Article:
Do not work in the ‘/etc/ansible’ directory. Create your own directory structure to store and run the playbooks. I have created /opt/fw-ansible/playbooks folder on my linux server to run the playbooks.

#mkdir /opt/fw-ansible
#mkdir /opt/fw-ansible/playbooks
#cp /etc/ansible/roles/ashwin_sid.gaia_fw1/Sample-Playbooks/* /opt/fw-ansible/playbooks/


Running Playbooks

There are following Playbooks included : –

  • Backup.yml – This play book will backup your gaia config, i.e. output of ‘show configuration’.
  • show.yml – Will run a diagnostic clish command on your gateways & store the output on the ansible server. You can use this playbook as a template and create custom playbook that are more relevant to  your environment. eg. you could copy the file to ‘Show-route.yml’ and change the ‘cmd’ string to ‘show route’.
  • Show_HFA.yml – This playbook will get the installed HFA info from the gateways.
  • show-clish.yml – This is similar to the above playbook, but can run more than 1 command. The commands (1 command on each line) are stored in file ‘show-clish.cmd’ in the same directory.
  • show-bash.yml  – This file will run bash commands on the gateway and store the output on ansible server.
  • configure-clish.yml – This playbook will issue clish commands (stored in file configure-clish.cmd) on the gateways.
  • configure-bash.yml – This playbook will issue bash commands (stored in file configure-clish.cmd) to the gateways.

The playbooks can be run by ordinary user, you DO NOT have to be root to run the playbooks.


The following can be customized for all the playbooks. The only part that you can customize in the backup.yml playbook are

- hosts: ckp 
  serial: 10
  • ‘hosts: ckp’  – change this value to whatever hostgroup you have set in the inventory file.
  • ‘serial: 10’ – this is the batch size, value of 10 means that the playbook will run all the commands for 10 firewall at a time. If your ansible is beeffy enough, you can set this to 20, which means that playbook will execute the commands simultaneously for 20 hosts.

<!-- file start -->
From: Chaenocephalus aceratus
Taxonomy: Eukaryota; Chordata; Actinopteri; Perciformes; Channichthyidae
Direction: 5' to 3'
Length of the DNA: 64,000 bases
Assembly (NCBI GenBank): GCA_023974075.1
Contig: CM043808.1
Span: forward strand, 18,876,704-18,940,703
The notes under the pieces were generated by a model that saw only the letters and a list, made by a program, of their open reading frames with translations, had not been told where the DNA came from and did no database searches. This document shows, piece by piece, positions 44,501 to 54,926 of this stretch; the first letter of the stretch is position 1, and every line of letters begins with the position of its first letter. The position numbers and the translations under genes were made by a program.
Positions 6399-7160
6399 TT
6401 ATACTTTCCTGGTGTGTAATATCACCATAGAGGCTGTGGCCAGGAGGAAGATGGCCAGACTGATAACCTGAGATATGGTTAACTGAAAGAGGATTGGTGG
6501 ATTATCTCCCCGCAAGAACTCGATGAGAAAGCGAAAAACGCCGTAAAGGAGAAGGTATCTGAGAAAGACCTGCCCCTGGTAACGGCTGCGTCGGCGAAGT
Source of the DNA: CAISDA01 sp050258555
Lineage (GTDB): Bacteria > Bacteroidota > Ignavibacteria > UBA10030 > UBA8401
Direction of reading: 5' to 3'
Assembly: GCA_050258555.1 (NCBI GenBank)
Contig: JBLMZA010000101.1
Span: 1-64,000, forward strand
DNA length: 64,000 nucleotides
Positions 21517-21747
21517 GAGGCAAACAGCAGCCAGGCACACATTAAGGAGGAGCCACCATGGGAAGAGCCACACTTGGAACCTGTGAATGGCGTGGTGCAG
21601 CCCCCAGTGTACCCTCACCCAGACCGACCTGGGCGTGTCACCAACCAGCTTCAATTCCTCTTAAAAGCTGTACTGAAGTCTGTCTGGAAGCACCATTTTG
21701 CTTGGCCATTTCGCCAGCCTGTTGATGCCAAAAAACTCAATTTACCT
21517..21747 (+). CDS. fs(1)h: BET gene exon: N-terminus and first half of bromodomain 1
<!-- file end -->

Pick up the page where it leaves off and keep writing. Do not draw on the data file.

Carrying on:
This will backup your gaia config, i.e. output of ‘show configuration’.

You do not need to touch any other line (apart from the customization above) . Now run the playbook.

#cd /opt/fw-ansible/playbooks/
#ansible-playbook -k backup.yml

Next it will ask you to enter your password. The backup is stored in folder /opt/fw-ansible/BACKUP/<GW-Name>/ . The file is named with timestamp when the backup was run.


This playbook will run a single command on your gateway and store the output in a text file on the server.

Customizing the show.yml playbook. The only parts that need to be adjusted in the configure.yml playbook are

@@@@@@@@   TEXT NOT TO BE EDITED @@@@@@@@
        cmd: show asset all

  • ‘cmd: show asset all’ – Here you put your custom show command (clish). Include the single quotes (‘).

You do not need to touch any other line. Now run the playbook.

#ansible-playbook -k show.yml

Next it will ask you to enter your password. This will run your command and stored the output in folder /opt/fw-ansible/SHOW/<TIMESTAMP><GW-Name>.txt . The file is named with gateway name.


This playbook will run and save clish configuration commands.

The commands are stored in a text file named ‘configure-clish.cmd’. Please edit the file and add the commands that you want to run. The sample file has a ‘#’ in front of every line(so you don’t run this commands by error). DO NOT put a ‘#’ for commands that you want to run on your gateways. So, to add 3 static routes to all the gateways, config-clish.cmd file will look like this.

lock database override
set static-route nexthop gateway address on
set static-route nexthop gateway address on
set static-route nexthop gateway address on
save config

Once you have written the commands, run the playbook.

#ansible-playbook -k configure-clish.yml

Next it will ask you to enter your password. It might be useful to run the backup playbook before you run the configure playbook.